Wisdom: A Precious GiftFaithHub
“The end of my labors has come. All that I have written appears to me as so much straw after the things that have been revealed to me.” – Thomas Aquinas
These words were Thomas Aquinas’ last words on his deathbed, and they reveal a great truth to us all. It would be hard to find a mind as agile and profound, as capable and clear, as that of Thomas Aquinas. He was blessed by God with one of the greatest minds in history. His work, the “Summa Theologica,” is one of Christianity’s clearest reflections on the theology, philosophy, and ethics of the Church and is still important in the development of theologians, philosophers and ethicists today.
Thomas Aquinas spoke the above words on his deathbed. And here we are, like him, confronted with a wisdom that is greater than anything we can come to know in this life. What we are able to come to know in this life is immense and powerful, but it is not enough. Still, what we can come to know is guided by the grace of God, just as the writing of Thomas Aquinas was, and the grace of this knowledge can lead us toward the Kingdom of God, but we can not get there on our own, through our own intellectual powers.
Dante understood this truth too. When he wrote his “Divine Comedy,” an allegorical account of a soul’s journey through Hell (Recognition of sin), Purgatory (Renunciation of sin), and Heaven (Salvation). He took a classical character, known for his wisdom and poetic skills, Virgil, and made him the guide for the pilgrim, Dante’s, soul. Virgil allegorically represents Human Reason. It is made clear that Virgil (Human Reason) can guide Dante, the pilgrim, only so far on his journey toward God. Human Reason, as powerful and adept as it is, is not powerful enough to understand fully the mystery that is God.
What was revealed to Thomas Aquinas on his deathbed, we cannot know, that is unique and personal to him, but we can guess at it fairly well. What we do know is that his great work, all of that prayerfully developed thought into the Christian message, its value and purpose to us in this life, was like “so much straw after the things that have been revealed to me.”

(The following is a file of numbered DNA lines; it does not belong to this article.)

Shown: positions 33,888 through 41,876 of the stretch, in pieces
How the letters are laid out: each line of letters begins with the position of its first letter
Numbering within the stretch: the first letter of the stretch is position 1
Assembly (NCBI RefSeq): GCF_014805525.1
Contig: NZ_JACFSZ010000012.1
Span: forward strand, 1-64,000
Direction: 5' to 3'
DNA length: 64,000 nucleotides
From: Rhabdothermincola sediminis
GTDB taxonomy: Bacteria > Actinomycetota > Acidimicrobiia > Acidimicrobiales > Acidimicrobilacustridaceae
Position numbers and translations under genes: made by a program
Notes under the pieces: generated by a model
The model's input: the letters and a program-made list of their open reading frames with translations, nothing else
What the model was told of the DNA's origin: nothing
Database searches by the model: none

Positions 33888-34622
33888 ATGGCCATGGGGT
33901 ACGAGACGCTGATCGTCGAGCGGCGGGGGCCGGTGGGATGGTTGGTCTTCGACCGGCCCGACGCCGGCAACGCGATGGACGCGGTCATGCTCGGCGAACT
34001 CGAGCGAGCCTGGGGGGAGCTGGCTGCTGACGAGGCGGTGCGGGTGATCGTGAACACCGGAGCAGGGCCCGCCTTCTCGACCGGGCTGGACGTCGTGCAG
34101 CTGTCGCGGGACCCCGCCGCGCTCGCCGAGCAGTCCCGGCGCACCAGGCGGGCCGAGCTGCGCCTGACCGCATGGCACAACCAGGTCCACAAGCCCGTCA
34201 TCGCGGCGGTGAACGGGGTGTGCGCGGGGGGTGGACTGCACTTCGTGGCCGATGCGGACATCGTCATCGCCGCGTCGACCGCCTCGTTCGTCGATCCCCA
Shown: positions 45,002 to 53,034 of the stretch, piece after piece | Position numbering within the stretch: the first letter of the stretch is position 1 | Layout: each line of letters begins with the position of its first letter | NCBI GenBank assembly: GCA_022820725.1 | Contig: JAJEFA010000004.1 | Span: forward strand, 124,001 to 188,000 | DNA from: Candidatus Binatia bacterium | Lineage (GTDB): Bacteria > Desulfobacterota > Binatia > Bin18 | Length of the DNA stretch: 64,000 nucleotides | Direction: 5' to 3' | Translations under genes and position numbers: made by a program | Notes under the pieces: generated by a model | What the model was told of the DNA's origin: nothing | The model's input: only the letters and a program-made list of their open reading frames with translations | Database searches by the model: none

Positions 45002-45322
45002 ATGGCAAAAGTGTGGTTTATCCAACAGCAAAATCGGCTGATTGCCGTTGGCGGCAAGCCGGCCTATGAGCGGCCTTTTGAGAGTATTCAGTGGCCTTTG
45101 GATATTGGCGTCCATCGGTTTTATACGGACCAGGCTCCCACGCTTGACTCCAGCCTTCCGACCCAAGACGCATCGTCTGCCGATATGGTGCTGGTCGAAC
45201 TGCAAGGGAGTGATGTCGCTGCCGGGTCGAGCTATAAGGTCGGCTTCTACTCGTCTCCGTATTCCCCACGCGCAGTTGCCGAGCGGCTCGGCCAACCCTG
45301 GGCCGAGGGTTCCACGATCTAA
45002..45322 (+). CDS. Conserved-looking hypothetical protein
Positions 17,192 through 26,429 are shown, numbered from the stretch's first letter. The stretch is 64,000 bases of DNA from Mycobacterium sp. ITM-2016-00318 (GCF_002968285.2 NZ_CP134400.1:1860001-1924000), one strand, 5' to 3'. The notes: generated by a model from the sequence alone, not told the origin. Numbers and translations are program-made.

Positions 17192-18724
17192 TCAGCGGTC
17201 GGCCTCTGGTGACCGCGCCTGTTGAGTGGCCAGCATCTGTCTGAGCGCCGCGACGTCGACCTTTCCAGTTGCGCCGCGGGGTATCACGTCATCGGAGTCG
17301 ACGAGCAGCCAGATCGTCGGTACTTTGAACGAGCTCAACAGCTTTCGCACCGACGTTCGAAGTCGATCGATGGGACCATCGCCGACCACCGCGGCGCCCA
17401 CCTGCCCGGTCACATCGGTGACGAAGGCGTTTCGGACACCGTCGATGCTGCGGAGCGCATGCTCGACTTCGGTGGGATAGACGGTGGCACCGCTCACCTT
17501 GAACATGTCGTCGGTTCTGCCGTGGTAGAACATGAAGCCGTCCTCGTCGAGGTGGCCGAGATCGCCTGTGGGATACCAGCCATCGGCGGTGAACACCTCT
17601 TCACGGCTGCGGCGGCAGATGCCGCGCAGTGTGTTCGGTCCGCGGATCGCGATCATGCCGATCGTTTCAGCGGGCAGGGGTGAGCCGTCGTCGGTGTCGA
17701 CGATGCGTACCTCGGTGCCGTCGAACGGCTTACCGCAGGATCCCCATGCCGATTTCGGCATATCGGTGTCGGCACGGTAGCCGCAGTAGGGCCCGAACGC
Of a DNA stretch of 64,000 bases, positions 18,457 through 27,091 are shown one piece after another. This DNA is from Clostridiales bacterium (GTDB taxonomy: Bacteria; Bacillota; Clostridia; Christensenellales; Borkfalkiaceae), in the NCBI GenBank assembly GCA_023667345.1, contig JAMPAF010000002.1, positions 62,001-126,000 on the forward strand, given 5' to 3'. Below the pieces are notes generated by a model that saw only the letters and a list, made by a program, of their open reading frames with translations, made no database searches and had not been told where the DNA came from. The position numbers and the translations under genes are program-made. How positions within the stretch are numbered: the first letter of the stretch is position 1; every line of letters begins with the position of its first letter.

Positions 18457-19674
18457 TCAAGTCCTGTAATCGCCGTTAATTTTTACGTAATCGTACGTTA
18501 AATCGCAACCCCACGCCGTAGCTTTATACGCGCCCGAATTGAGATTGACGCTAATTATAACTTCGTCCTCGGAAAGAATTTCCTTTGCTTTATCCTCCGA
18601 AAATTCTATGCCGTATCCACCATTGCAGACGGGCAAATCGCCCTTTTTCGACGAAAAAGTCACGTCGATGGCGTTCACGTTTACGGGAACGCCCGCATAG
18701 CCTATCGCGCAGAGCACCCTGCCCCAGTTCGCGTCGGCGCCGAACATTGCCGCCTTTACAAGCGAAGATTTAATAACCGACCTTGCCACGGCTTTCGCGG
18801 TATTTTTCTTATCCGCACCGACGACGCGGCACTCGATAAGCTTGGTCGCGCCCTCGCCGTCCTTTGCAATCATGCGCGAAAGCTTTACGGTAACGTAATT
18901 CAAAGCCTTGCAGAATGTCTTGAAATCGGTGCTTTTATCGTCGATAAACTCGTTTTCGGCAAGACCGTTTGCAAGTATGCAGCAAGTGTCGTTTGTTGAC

If we think that our human reason, our finite intellect, is capable of knowing the infinite wisdom of God in this life, we may be suffering from the most dangerous of sins, the sin of pride. We are too limited in our human state in both body and time. It is only when we “shuffle off this mortal coil,” as Shakespeare so masterfully put it, that we will be able to see and come to know God in his infinite fullness.
Even so, we are aware of the clear whisper of God in our hearts, our souls and our minds. We are drawn to him like a magnet, through the power of love, not just love as we know it in our human terms, but a love so infinite, so powerful that it could let go of divinity, enter into our humanity, suffer, and even die for all of us. As the scripture tells us, “Very rarely will anyone die for a righteous person, though for a good person someone might possibly dare to die. But God demonstrates his own love for us in this: While we were still sinners, Christ died for us.” (Romans 5: 7-8)
We know this through the prism of faith, a capacity that is beyond human knowledge alone. Faith is a gift from our infinite God, a gift of immeasurable worth, for it is in faith that we commit ourselves to God who is so far beyond us. While God is greater than our minds are capable of grasping fully now, he made himself small in time and space. He entered our humanity as an infant, grew to a man, and lived among us, teaching us, showing us the way back home. Though he is greater than our wildest imaginations can conceive, his love is so infinitely powerful, that he could choose to let go of divinity and die for us even though we are weak, easily tempted, and often prideful sinners. He knows and loves us beyond our finite selves. He knows and loves us intimately, because he created each one of us utterly uniquely and personally.
Thomas Aquinas saw that even the mind that God had given him, that God had enlightened with such clear thought, was, in his finite humanity, capable of producing only “straw” in comparison to the vast, unlimited mystery of God that was revealed to him on his deathbed.
This “revelation” expressed in his last words, was not a matter of despair for Thomas Aquinas. Rather, it was a joyful burst of humble awe. At that moment, he was given the gift of the vision of Paradise and knew with a clarity that he could not have known before that moment, how Beautiful, Good and True God and his Kingdom really are. May we all be humbled so beautifully at that moment when we transition from this finite, limited life, into the infinite, eternal life of God’s Heavenly Kingdom. Amen!